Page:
From Leon Trotsky to Luis Bunuel to Salvador Allende’s widow, Mexico has a long tradition of offering asylum to political exiles — right down to newly arrived Bolivian ex-president Evo Morales.
Whether Republicans fleeing Francisco Franco after Spain’s country’s Civil War or Argentines, Chileans and Brazilians fleeing military dictatorships in the 1970s, Mexico has welcomed many thousands of political asylum-seekers over the years.
“I’m very proud to head a government that guarantees the right to asylum,” President Andres Manuel Lopez Obrador said Tuesday, as Morales arrived after resigning amid growing unrest triggered by his controversial re-election to a fourth term.
Morales, for his part, said Mexico “saved my life,” after exiting the Mexican air force plane sent to fetch him from a Bolivia in flames.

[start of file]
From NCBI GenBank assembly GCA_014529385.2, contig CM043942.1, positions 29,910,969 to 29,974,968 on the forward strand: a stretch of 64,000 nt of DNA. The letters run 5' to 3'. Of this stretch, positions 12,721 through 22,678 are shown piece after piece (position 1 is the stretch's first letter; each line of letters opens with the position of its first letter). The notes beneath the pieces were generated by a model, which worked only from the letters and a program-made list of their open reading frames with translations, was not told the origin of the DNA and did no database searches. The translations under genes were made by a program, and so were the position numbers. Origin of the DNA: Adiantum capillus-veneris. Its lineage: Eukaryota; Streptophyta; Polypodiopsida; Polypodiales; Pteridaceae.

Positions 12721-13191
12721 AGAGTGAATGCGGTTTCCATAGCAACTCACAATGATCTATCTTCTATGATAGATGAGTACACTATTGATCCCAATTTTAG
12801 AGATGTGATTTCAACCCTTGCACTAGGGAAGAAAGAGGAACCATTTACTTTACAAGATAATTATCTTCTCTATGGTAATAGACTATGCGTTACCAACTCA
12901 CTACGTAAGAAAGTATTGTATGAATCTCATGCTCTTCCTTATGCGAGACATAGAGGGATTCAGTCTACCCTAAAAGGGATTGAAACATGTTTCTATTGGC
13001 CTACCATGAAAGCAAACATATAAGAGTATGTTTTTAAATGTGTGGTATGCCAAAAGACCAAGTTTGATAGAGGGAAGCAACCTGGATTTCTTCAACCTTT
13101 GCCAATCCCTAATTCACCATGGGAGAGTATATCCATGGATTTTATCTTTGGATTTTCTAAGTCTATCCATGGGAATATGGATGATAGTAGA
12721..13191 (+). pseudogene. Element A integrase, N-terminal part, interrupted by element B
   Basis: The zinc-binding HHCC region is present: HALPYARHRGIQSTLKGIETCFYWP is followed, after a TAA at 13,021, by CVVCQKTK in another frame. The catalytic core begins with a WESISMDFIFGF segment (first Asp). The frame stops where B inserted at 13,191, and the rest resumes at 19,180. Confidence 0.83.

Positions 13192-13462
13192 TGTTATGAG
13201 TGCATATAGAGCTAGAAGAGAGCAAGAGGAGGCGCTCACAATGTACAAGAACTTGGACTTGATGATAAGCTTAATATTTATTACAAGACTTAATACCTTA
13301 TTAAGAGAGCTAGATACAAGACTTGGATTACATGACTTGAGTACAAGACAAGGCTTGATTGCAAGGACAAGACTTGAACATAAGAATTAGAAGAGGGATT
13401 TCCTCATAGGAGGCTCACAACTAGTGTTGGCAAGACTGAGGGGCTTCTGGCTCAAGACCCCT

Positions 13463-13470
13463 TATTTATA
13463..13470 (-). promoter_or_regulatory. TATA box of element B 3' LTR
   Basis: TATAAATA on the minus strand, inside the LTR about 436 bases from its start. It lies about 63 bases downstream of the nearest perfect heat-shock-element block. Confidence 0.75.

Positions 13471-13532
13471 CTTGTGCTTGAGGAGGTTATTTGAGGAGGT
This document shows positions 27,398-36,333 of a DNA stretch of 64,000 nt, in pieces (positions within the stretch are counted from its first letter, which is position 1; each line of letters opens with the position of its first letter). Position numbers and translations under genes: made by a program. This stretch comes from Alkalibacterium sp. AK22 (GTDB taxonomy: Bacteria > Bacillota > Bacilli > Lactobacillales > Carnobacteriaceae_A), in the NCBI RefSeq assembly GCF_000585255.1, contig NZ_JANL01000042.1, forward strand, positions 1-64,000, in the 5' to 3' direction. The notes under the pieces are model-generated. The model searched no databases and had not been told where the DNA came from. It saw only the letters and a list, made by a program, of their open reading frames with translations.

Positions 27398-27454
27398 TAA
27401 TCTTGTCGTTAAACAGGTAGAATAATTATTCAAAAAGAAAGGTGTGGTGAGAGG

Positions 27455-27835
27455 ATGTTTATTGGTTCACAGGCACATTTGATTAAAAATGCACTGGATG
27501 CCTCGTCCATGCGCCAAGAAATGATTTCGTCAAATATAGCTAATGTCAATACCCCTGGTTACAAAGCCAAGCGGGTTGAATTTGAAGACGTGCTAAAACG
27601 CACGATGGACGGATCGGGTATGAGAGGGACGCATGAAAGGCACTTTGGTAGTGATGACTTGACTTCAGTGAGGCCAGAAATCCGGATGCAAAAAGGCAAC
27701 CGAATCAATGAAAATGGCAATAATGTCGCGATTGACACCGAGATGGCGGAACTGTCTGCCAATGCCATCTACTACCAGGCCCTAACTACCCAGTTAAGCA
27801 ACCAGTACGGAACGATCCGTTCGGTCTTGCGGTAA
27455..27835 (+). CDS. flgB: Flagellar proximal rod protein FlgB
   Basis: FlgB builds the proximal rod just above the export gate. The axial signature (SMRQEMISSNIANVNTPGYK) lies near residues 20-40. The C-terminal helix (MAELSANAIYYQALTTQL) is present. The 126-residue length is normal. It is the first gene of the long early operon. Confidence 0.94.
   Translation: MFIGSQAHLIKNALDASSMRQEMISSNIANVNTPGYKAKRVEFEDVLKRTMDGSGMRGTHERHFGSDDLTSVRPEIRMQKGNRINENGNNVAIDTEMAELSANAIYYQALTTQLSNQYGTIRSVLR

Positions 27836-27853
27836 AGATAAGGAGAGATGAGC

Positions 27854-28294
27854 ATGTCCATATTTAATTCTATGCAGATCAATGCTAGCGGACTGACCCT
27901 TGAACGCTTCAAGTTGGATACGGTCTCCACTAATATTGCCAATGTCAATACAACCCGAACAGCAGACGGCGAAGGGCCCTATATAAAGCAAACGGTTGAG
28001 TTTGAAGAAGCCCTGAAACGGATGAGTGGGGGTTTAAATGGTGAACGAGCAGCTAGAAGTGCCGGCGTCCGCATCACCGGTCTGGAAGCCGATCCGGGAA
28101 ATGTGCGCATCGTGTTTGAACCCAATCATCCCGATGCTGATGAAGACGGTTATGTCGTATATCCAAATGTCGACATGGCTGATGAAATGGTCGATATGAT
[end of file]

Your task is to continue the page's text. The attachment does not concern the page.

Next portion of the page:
According to retired Mexican diplomat Agustin Gutierrez Canet, the first political figure granted exile in Mexico was Nicaraguan revolutionary Cesar Augusto Sandino, who led an uprising against the US military occupation of Nicaragua in the 1920s.
However, Sandino left Mexico in 1930, frustrated at what he called the Mexican government’s broken promise to aid his cause.
An even more famous figure arrived seven years later: Trotsky.
Exiled from the Soviet Union in 1929 by Joseph Stalin, the Marxist revolutionary drifted from Turkey to Norway to France before finally landing in Mexico in 1937.
“It was the muralist Diego Rivera who asked President Lazaro Cardenas to grant (Trotsky) asylum. But we all know the consequences. Mexican protection failed and Ramon Mercader came along,” said Gutierrez.
Mercader, a Spanish communist and secret agent for the Soviet intelligence services, infiltrated Trotsky’s inner circle, then assassinated him with an ice axe at his home in 1940.
Under Cardenas, who was president from 1934 to 1940, Mexico also welcomed more than 20,000 Spanish exiles fleeing Franco’s regime after the Republicans’ defeat in the Civil War.